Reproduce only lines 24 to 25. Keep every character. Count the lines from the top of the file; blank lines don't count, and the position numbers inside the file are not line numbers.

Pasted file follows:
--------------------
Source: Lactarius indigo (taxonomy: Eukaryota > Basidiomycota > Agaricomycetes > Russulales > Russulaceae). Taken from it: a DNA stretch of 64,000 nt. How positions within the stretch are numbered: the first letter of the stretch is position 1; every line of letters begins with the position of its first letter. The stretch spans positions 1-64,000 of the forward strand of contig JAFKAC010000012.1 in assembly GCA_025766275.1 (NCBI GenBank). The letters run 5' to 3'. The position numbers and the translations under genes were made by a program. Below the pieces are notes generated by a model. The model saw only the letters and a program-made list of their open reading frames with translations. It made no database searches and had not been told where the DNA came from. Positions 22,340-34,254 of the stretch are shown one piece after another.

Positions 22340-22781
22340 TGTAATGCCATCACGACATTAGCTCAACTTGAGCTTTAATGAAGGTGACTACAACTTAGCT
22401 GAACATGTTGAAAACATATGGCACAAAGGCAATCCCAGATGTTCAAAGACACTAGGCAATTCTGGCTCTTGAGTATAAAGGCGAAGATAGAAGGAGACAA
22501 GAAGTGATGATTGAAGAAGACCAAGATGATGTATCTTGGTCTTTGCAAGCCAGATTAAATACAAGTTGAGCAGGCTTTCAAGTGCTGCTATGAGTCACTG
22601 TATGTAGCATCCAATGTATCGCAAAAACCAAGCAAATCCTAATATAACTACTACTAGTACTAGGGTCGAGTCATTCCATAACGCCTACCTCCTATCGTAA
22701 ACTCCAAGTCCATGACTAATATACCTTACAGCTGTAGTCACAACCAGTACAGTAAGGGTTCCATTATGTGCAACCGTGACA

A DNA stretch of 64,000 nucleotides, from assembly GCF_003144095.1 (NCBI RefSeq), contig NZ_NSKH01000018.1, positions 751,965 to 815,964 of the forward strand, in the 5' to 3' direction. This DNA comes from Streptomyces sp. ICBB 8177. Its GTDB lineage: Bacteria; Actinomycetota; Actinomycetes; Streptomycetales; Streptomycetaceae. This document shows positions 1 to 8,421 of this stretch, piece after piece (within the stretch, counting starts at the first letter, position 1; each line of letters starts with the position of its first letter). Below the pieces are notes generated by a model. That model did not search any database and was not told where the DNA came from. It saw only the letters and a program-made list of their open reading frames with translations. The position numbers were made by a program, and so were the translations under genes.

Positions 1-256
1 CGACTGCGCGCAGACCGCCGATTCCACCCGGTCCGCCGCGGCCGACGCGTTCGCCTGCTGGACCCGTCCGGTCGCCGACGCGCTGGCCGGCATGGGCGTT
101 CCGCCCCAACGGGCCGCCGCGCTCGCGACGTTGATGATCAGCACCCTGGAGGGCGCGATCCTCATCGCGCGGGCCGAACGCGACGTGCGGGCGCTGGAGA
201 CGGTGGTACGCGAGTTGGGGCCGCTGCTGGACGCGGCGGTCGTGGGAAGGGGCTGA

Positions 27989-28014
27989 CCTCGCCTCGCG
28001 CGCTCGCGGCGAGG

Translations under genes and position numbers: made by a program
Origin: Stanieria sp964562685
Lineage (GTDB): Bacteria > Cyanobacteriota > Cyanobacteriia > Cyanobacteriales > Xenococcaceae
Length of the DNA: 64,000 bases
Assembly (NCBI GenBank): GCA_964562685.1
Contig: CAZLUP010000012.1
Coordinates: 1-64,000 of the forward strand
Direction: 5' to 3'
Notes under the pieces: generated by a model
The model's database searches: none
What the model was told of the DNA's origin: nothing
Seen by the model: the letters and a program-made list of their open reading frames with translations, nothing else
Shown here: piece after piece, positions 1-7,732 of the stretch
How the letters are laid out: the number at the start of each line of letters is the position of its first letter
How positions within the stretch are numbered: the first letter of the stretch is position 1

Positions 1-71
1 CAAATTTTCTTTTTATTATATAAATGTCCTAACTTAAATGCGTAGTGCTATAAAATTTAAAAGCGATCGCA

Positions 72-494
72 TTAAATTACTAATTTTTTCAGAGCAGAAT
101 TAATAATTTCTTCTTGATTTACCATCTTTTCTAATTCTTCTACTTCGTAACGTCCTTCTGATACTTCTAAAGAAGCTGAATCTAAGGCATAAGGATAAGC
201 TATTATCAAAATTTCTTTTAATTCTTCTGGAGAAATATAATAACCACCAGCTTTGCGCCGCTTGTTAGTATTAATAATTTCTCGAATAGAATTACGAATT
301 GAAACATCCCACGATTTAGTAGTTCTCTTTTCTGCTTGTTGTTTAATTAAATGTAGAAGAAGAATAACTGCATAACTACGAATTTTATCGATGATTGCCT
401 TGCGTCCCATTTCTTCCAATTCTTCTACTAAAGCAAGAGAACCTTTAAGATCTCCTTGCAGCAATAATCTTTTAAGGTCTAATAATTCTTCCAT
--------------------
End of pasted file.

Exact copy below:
Notes under the pieces: generated by a model
The model's database searches: none